When it comes to examining the best goaltenders in each NHL club’s respective history, there are several factors that are looked at to make that determination.
Hockey writers, analysts and historians will often look at things such as number of Stanley Cups won, number of wins, number of seasons and games played with said club, number of shutouts, post-season performance, individual play and so on and so forth. For most NHL teams, it is easy to determine who the best goaltender in franchise history is.
With Calgary Flames goaltender Miikka Kiprusoff announcing his retirement on Monday, the official debate of who the best goaltender in Calgary’s franchise history commences. If you are a Flames fan or one who follows the team closely, then you clearly know the debate is between Kipper and Mike Vernon.
Let’s take a deeper look into the two iconic Flames goaltenders.
Those who believe Vernon is the best goaltender in Flames history will point to the Stanley Cup he won in 1989 over the Montreal Canadiens and the other he almost delivered in 1986, also against the Habs.
The Flames were a solid team in the post-season with Vernon between the pipes in his first stint with the club from 1985-1994. In those nine years, Vernon got the team into the post-season eight times and put up decent numbers in doing so.
With the retirement of Kiprusoff, Vernon still remains the team leader in post-season games played (81) and wins (43). Based on the way the Flames franchise is right now, those numbers may stand the test of time.
One will also point out Vernon’s success in the regular season with the Flames. Vernon played in 526 games, had 262 career victories and played 29,649 minutes. While all those records have been broken since by Kiprusoff, these are still impressive numbers.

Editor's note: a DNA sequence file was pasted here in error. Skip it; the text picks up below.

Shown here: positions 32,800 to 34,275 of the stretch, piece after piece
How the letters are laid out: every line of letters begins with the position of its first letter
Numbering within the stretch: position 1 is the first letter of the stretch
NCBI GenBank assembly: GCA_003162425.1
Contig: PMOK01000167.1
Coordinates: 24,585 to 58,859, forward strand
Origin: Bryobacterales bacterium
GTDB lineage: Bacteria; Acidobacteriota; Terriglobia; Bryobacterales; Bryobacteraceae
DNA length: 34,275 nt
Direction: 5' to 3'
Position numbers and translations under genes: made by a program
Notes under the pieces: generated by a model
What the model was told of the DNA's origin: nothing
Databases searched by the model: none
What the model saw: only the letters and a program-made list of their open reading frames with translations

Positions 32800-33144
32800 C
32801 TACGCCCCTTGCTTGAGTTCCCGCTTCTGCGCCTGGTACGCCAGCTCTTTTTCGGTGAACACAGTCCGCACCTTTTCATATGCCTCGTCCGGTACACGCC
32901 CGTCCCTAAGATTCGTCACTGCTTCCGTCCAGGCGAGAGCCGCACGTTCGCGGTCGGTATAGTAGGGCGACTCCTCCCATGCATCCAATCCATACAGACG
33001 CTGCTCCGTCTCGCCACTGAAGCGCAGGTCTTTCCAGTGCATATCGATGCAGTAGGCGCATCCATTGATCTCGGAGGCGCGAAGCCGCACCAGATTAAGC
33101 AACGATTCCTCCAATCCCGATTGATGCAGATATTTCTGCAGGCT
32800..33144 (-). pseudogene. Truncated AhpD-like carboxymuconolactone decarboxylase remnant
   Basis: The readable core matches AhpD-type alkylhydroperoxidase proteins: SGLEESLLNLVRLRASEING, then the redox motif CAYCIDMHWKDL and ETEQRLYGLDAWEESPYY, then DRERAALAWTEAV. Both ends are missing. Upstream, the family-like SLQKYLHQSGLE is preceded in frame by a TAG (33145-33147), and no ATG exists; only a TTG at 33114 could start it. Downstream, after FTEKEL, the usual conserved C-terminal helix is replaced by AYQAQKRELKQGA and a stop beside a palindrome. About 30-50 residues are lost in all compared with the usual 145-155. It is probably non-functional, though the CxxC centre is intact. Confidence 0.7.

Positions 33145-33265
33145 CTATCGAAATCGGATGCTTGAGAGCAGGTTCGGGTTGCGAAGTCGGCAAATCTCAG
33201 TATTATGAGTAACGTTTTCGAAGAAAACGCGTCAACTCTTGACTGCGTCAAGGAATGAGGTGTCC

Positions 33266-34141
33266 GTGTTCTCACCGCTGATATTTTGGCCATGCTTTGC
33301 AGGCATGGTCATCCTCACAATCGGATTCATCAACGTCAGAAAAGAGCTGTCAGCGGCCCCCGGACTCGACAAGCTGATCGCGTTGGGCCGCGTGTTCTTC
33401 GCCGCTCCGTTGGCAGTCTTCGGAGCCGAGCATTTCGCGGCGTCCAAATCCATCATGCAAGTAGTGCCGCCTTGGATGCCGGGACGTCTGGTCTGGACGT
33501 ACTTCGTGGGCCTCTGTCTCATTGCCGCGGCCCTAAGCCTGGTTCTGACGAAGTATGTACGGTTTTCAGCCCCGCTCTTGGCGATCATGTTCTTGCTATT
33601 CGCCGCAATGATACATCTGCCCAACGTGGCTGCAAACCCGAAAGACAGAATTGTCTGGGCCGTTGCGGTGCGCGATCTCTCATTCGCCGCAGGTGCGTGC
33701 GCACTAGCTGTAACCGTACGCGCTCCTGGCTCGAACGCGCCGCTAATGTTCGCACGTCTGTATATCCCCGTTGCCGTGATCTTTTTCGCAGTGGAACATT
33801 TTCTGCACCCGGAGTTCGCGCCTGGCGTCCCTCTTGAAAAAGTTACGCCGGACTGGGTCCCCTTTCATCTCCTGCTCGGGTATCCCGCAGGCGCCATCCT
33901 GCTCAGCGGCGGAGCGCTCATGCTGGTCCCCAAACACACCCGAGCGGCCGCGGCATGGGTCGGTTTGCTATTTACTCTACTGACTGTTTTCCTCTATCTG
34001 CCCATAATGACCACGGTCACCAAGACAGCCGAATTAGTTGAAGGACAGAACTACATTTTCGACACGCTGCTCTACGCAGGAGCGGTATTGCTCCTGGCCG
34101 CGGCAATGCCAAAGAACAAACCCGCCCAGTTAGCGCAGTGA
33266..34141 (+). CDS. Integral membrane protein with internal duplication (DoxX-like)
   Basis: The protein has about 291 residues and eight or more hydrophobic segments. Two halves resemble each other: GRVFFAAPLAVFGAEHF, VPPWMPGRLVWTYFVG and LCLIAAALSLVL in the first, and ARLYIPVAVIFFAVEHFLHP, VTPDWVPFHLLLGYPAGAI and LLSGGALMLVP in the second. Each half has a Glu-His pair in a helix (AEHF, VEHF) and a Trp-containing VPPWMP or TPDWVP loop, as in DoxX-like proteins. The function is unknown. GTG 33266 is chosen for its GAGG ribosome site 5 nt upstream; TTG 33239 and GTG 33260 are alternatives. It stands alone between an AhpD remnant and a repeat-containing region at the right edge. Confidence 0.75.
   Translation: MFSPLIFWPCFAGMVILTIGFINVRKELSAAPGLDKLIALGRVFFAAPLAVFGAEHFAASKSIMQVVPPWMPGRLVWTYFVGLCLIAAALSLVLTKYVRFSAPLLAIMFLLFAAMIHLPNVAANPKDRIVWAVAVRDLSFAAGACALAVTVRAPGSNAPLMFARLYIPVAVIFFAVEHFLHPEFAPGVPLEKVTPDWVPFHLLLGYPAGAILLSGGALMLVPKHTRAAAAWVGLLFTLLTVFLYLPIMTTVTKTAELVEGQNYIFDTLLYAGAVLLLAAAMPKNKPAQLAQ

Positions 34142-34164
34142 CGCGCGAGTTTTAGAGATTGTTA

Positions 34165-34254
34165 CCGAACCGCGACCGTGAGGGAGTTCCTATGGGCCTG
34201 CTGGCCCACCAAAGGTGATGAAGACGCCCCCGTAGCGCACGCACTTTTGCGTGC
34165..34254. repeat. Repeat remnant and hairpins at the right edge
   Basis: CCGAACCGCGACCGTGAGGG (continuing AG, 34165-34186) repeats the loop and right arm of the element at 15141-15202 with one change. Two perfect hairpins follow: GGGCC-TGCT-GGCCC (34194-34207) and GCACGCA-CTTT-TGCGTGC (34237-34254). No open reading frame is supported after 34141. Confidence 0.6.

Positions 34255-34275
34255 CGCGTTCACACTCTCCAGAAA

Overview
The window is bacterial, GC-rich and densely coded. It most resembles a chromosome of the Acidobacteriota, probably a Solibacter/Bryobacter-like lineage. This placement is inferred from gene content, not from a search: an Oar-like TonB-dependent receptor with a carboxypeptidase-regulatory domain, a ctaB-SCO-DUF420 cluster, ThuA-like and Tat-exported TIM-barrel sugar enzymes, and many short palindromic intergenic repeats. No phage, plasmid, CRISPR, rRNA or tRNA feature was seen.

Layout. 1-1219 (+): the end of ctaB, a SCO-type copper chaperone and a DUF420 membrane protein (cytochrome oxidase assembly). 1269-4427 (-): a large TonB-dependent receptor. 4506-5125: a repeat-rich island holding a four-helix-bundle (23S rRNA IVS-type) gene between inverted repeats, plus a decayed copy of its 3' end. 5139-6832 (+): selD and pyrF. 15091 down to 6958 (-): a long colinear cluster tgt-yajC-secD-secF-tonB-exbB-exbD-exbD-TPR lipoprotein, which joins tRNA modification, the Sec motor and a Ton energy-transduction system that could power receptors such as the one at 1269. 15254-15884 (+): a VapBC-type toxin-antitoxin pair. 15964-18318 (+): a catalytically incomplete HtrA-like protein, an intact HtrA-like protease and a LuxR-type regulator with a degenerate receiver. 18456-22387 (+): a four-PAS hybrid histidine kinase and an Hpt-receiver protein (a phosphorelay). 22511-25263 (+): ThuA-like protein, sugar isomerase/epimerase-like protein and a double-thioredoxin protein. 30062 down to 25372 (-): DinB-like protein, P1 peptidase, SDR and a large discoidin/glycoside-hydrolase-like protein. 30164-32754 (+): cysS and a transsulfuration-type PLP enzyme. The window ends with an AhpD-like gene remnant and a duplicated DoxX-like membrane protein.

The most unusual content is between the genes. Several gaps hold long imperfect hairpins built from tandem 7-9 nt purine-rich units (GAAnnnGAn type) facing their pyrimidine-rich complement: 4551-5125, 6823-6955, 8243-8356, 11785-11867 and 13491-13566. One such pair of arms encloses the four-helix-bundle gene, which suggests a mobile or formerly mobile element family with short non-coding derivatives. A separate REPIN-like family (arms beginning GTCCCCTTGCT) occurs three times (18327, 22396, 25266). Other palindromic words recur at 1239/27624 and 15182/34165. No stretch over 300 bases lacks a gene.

While with the Flames, Vernon was also one of the league’s best goaltenders. He was an NHL second team all-star in 1988-89 while also playing in the all-star game on five separate occasions (1988-1991 and 1993) while a member of the Flames.
It should also be noted that Vernon was the second player in franchise history to have his number retired by the Flames (first was Lanny McDonald).
In all, Vernon had a storied career in Calgary. He may not have been the biggest Flame at five-foot-nine but when in goal for the club, he played with a lot of heart and is the only goalie in franchise history to win a Cup.
In his nine years with the Flames, Kiprusoff accomplished just as much if not more than Vernon.
Kiprusoff broke just about every one of Vernon’s records. Kiprusoff is now the franchise leader in wins (305), shutouts (41) and games played (576), records that should stand for quite some time.
Kiprusoff also helped put the Flames back on the hockey map during the 2003-04 season. That year, his strong play led the Flames to their first Stanley Cup final since 1989 and to within one win of their second Cup in franchise history.
Speaking of the playoffs, the Flames made the post-season in five of the nine years that Kiprusoff was with the club (his first five). While they were mainly first-round exits, with the exception of 2004, Kiprusoff did what he could with the weak defence that was in front of him.
When it came to the regular season, Kiprusoff was on another level. While Vernon won at least 30 games four times as a member of the Flames, Kiprusoff accomplished that feat seven times in seven straight seasons (2006-2012) as he averaged 39 victories a year over that span.
Like Vernon, Kiprusoff also did well on an individual level. Here is what he accomplished:
– Vezina Trophy winner (2006)
– Vezina Trophy finalist (2004 and 2007)
– Hart Trophy finalist (2006)
– First Team NHL All-Star (2006)
– William M. Jennings Trophy (2006)
– NHL All-Star Game (2007)
In his nine years with the Flames, Kiprusoff was not only the team’s most consistent player, but perhaps the team’s most valuable year in and year out — without Kipper between the pipes, the Flames simply were not a good hockey club.
Who is it?
While Vernon and Kiprusoff both won a lot of games, took a team to a Stanley Cup final, played in all-star games and did well individually, this hockey scribe believes that Kiprusoff is the best goaltender in Flames history.
Kiprusoff may have never won a Cup for the Flames but he certainly did everything else and more for the franchise.